|Digital List Price:||$17.99|
|Print List Price:||$17.99|
Save $8.43 (47%)
Download the free Kindle app and start reading Kindle books instantly on your smartphone, tablet, or computer - no Kindle device required. Learn more
Read instantly on your browser with Kindle Cloud Reader.
Using your mobile phone camera - scan the code below and download the Kindle app.
Enter your mobile phone or email address
By pressing "Send link," you agree to Amazon's Conditions of Use.
You consent to receive an automated text message from or on behalf of Amazon about the Kindle App at your mobile number above. Consent is not a condition of any purchase. Message & data rates may apply.
Follow the Author
Race Cars: A children's book about white privilege Kindle Edition
From the Publisher
Race Cars: A children's book about white privilege
For as long as anyone could remember, every year when the big race came around, a white car would win the race. A white car would win fourth place, third place, second place, and first place. Until last year…
When the committee heard about Chase winning, they were not happy. A black car had never won first place. They did not want things to change.
“We have always given white cars the fastest tires and the most powerful engines!” they roared. “How could a black car have won?”
But back at home, something was bothering Chase. It just did not seem fair that the bridge was for white cars only. Was he not as good as the white cars? Was something wrong with him? He shrugged it off and decided to train even harder for next year.
Back at Ace’s house, Ace was snuggled up in bed smiling. He did not expect to be faster than Chase—in their practices Chase was always fastest. “I must be getting much faster,” thought Ace. He drifted off to sleep dreaming of next year’s race-car race.
Chase paused for a second. “Hmm…that’s strange,” he thought, “none of the white cars seem to be getting stopped,” but he did not want to waste any more time. He showed the officer his identification and continued the race through the magical forest.
Chase sped around the river as fast as he could and jumped over the finish line. But because the race officer stopped him, Chase did not place, and Ace came in first instead.
Ace was heading for the magical forest when something made him pause.
A forked road with two separate paths—one for white cars and another for all other cars. “Why have I never noticed this before?” thought Ace.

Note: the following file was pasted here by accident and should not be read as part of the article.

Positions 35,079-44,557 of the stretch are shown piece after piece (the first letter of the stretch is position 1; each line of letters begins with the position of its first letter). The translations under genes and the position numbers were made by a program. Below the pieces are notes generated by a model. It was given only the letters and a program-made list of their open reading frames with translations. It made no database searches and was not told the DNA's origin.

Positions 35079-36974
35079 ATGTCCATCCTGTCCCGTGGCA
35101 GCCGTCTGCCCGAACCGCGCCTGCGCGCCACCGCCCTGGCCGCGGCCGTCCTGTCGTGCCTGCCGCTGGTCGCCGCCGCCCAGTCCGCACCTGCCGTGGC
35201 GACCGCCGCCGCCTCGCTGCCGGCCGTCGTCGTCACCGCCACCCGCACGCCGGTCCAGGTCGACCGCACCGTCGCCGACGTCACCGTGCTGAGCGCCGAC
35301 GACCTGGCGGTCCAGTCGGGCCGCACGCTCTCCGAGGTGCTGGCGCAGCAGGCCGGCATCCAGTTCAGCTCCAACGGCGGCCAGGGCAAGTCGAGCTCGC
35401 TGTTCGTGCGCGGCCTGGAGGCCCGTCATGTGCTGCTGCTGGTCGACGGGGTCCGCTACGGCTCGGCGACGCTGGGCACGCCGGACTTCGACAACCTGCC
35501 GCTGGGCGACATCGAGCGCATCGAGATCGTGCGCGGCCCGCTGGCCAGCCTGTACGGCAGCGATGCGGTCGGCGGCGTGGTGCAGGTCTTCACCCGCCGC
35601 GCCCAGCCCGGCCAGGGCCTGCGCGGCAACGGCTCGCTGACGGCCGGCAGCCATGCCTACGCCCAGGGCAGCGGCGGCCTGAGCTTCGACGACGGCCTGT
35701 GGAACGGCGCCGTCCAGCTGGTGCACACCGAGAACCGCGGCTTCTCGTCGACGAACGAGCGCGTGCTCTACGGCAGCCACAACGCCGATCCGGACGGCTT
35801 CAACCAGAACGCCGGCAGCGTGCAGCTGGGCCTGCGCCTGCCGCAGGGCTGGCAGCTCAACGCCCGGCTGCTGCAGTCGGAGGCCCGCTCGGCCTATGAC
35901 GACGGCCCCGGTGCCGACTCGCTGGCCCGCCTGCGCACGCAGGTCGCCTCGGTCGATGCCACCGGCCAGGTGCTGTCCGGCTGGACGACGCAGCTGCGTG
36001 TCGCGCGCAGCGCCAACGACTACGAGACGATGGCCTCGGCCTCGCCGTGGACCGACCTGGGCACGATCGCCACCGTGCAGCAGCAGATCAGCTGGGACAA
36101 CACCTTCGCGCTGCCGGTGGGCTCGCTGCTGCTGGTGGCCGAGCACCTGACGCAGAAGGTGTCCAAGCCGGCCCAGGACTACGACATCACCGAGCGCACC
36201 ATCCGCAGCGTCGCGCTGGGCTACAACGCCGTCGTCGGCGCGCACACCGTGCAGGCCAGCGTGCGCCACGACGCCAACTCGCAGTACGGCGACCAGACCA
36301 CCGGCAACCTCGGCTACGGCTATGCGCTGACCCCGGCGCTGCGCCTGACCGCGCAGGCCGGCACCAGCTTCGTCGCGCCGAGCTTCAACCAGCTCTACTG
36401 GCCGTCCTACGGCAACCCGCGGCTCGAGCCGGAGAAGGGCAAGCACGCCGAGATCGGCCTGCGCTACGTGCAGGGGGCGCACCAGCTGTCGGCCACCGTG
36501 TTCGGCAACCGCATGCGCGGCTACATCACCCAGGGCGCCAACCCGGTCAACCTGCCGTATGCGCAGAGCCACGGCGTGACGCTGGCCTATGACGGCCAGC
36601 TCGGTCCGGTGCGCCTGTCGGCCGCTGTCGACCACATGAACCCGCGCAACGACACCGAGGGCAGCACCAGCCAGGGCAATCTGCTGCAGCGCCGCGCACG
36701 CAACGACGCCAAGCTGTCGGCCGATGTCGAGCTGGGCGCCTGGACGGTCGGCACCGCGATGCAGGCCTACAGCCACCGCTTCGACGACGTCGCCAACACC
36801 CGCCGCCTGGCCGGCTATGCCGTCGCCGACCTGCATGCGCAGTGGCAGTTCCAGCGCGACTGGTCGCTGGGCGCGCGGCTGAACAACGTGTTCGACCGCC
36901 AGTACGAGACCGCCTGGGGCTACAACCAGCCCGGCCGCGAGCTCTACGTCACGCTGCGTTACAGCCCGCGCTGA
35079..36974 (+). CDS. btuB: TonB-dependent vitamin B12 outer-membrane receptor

Ace wanted to know what was down the other path. He wanted to understand what the race was like for Chase.
When he got to the magical forest he saw Ace
speeding towards him.
“I’m sorry it took me so long to realize how much harder it was for you to win this race, Chase,” said Ace.
The best friends embraced! Then, together, Ace and Chase finished the race.
- Why do you think the race committee was so upset that Chase won the race?
- What do you think it felt like for Chase to see that sign?
- Why does Ace think he is winning the race, and not Chase?
- What do you think Ace would have done if he saw Chase get stopped? What would you do?
TIPS FOR READING RACE CARS WITH KIDS
- Stop and think critically: When reading the story, stop at various points to give children a chance to discuss what’s happening.
- Reach for feelings and activate children’s moral imaginations: Have children consider what the characters in the book might be feeling as they read the story.
- Invite full participation: When discussing difficult topics such as race, some children may tend to shut down, whereas others may dominate the conversation.
- Relate it to the wider world: Race Cars is a fictional book, but the book is a reflection of the wider world.
Praise for Race Cars: A children's book about white privilege
"Race Cars is an engaging and compelling book about White privilege. Many White parents, in particular, struggle to discuss race with their children, and they fail to understand their children's developing biases and perceptions. Devenny's book can help kickstart those critical conversations and is an excellent aid for parents working to raise anti-racist children."―Dr Erin Pahlke (Ph.D) -- Associate professor of psychology at Whitman College.
"Race Cars is an engaging and creative book that offers kids a look at how policies and practices, along with people in powerful positions, can reproduce unequal hierarchies, opportunities, and outcomes. The authors provide an excellent guide for parents to use as they engage in meaningful discussions about racism and inequality with their kids. This book is a great tool for helping young people understand structural racial inequality—and the importance of challenging it!"―Margaret A. Hagerman -- Associate Professor of Sociology, Author of White Kids: Growing Up with Priv